The Tenth Circuit held that restraining Blackmon to punish him or without a legitimate penological purpose would have violated his clearly established legal rights at the time. Because the case was at the summary judgment stage and the court had to view the facts in the light most favorable to Blackmon, summary judgment was precluded. The court also found Blackmon produced enough facts to suggest a violation of clearly established law by two staff members’ failure to provide him with meaningful mental health care despite his obvious need for it.

Blackmon also asserted a claim against the director of the facility for failing to transfer him to a shelter where he had been housed before. The court found a transfer to the shelter was not necessary to avoid any excessive risk to his health or safety and even if a transfer was necessary, pretrial detainees do not get to choose a particular place of detention.

The court affirmed the district court’s denial of qualified immunity except as to the director. The Tenth Circuit directed the district court to grant qualified immunity to the director.

Tenth Circuit: Officers Entitled to Qualified Immunity When Inmate Cut His Dreadlocks, Contrary to His Religious Beliefs; No RLUIPA Cause of Action Against Individual Officers

The Tenth Circuit published its opinion in Stewart v. Beach on Tuesday, December 18, 2012.

Mr. Stewart was an inmate at the Kansas Department of Corrections. In accordance with his Rastafarian religious beliefs, he did not cut or comb his hair, which he kept in dreadlocks. Stewart learned that his mother had been diagnosed with cancer.  To be closer to her, Stewart requested a transfer to the Lansing Correctional Facility. His request was granted. On the day of the transfer, defendant Officer Beach refused to allow Stewart to board the transport vehicle because he could not comb out his dreadlocks as was required as a security procedure. Beach consulted with her supervisor, defendant Wilson, who gave Stewart the choice of either cutting his hair or foregoing the transfer. Stewart eventually cut off his dreadlocks and was transferred to Lansing.

Stewart filed an action asserting that defendants forced him to choose between adhering to his religious beliefs and transferring closer to his ailing mother, and that this violated his rights under the Free Exercise Clause and the Religious Land Use and Institutionalized Persons Act (RLUIPA). Beach and Wilson filed a motion to dismiss, which was granted on the ground that Beach and Wilson were entitled to qualified immunity. Stewart appealed.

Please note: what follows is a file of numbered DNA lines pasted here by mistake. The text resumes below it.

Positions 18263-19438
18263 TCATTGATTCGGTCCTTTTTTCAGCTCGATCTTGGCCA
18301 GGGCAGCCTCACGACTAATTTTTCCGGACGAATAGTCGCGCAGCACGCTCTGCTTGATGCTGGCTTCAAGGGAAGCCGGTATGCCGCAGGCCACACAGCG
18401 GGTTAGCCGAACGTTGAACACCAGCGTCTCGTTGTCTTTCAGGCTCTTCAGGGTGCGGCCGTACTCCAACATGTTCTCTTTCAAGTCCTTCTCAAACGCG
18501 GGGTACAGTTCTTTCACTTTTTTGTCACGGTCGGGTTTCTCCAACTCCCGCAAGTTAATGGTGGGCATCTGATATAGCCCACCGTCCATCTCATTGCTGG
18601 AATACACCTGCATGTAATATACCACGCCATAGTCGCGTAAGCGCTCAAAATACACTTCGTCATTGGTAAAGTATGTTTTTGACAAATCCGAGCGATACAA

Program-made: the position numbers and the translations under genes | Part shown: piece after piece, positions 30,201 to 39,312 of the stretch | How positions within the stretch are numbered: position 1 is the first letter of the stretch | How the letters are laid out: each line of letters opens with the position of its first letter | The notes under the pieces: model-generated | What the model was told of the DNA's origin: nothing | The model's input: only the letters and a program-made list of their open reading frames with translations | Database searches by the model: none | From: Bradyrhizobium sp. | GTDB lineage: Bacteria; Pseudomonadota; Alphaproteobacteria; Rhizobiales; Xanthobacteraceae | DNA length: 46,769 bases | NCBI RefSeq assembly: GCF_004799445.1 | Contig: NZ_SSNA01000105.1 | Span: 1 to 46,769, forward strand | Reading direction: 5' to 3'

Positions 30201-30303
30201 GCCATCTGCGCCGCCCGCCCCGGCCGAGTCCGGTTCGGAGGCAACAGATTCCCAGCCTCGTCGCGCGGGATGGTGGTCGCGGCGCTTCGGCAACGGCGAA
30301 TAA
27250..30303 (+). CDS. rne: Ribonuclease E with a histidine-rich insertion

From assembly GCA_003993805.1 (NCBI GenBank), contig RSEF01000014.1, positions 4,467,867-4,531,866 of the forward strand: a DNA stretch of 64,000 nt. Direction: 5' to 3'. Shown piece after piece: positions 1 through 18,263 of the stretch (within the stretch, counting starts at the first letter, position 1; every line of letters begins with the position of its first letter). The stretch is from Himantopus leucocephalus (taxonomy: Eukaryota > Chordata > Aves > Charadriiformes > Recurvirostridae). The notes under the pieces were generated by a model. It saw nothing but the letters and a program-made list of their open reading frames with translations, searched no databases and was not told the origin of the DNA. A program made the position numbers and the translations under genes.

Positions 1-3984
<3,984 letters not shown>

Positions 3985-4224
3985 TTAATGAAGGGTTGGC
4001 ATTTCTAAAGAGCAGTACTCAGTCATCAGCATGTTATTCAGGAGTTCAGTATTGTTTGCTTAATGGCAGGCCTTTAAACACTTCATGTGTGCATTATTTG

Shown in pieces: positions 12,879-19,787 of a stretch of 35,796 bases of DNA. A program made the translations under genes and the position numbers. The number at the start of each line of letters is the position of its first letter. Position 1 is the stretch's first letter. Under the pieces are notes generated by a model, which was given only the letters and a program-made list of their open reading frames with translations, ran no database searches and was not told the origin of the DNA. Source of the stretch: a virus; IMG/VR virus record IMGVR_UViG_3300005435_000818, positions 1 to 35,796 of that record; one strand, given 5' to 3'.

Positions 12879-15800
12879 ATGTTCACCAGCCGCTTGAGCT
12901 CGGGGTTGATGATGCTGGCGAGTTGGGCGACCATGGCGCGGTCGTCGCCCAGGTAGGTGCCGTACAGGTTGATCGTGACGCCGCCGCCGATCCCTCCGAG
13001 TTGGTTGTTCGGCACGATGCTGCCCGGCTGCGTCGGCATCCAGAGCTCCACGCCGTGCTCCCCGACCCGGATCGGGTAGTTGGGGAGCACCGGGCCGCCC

Stewart argued that the officers were not entitled to qualified immunity. Qualified immunity shields government officials performing discretionary functions from liability for civil damages insofar as their conduct does not violate clearly established statutory or constitutional rights of which a reasonable person would have known. In resolving a motion to dismiss based on qualified immunity, a court must consider whether the facts that a plaintiff has alleged make out a violation of a constitutional right, and whether the right at issue was clearly established at the time of defendants’ alleged misconduct. The dispositive inquiry in determining whether a right is clearly established is whether it would be clear to a reasonable officer that his conduct was unlawful in the situation he confronted.

In the absence of controlling authority, the Tenth Circuit concluded that a constitutional right is clearly established if there is a robust consensus of cases of persuasive authority. From the Court’s survey of these cases, the most it could say was that defendants had warning that enforcement of the grooming policy might violate Stewart’s free exercise right. But the Court could not say that it was clearly established that their enforcement of the policy violated Stewart’s constitutional rights.  The Court therefore concluded that defendants were entitled to qualified immunity.

 Stewart further argued that his rights were violated under RLUIPA. The Act protects institutionalized persons who are unable freely to attend to their religious needs and are therefore dependent on the government’s permission and accommodation for exercise of their religion. RLUIPA also provides a cause of action against a government. Since RLUIPA does not provide a cause of action against individual defendants in their individual capacities, the Tenth Circuit affirmed the district court’s dismissal of this claim.